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Analysis of the Bingaman Clean Energy Standard Proposal
Anthony Paul, Karen L. Palmer, Matthew Woerman
RFF Discussion Paper 12-20 | May 2012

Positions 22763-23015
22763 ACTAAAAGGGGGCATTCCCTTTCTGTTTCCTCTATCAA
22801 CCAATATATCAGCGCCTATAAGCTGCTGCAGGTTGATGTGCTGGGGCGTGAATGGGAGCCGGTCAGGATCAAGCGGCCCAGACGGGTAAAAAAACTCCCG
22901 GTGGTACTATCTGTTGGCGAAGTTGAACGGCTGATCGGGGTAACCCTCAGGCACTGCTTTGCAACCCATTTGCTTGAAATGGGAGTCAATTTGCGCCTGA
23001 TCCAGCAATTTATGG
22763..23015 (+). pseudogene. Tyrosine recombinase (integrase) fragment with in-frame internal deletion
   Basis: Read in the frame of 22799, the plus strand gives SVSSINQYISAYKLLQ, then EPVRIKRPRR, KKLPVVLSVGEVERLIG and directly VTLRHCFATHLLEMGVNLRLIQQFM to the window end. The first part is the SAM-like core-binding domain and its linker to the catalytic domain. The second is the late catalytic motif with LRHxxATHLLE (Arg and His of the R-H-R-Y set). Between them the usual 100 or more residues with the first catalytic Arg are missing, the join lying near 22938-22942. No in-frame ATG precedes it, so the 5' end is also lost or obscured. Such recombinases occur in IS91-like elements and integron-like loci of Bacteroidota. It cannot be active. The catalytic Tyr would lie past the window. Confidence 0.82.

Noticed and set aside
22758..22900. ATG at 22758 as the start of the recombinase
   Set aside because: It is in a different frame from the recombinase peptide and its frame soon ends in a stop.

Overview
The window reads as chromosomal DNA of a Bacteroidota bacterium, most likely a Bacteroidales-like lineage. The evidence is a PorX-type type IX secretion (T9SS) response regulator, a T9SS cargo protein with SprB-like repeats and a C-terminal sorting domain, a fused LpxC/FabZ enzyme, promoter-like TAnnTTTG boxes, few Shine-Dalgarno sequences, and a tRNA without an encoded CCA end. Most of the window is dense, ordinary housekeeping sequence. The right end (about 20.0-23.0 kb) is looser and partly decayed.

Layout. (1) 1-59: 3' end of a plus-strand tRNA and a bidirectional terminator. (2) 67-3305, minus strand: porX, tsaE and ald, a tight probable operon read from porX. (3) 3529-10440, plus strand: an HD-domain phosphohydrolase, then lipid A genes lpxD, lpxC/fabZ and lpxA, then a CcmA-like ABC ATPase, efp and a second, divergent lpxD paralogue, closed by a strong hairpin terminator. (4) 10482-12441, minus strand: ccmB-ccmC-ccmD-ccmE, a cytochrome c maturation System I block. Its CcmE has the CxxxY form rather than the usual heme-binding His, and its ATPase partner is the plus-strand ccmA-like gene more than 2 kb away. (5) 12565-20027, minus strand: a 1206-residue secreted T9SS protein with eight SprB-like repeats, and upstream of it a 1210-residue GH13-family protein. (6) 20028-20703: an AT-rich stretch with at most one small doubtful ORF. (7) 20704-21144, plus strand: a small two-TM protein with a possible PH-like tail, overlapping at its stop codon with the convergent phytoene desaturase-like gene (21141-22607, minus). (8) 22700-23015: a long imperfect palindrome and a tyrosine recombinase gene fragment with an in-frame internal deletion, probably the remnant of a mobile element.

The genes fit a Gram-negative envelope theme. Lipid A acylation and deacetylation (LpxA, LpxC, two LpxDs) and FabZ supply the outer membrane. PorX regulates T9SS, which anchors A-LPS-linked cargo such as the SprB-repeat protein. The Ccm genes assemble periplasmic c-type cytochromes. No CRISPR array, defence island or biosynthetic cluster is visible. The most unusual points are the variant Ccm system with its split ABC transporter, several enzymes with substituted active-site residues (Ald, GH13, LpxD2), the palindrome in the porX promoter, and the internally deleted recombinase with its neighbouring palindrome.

A clean energy standard (CES) is a flexible approach to encouraging a cleaner technology mix for electricity production. The most recent federal CES proposal from Senator Bingaman would transform the way electricity is produced and result in substantial reductions in CO2 emissions with small national average electricity price effects through 2025. After 2025, electricity prices would increase substantially. The alternative compliance payment (ACP) for clean energy credit will be binding, and thus actual deployment of clean energy will fall short of the intended targets and cumulative emissions reductions by 2035 will be 12 percent smaller than they would be without an ACP. The small utility exemption from the CES requirements equates to roughly $29 billion in avoided electricity expenditures by the customers of exempted utilities in 2035 alone. Excluding power generated by existing nuclear and hydroelectric facilities from CES compliance responsibility raises electricity prices in competitive regions to the benefit of owners of existing nuclear and hydro capacity.
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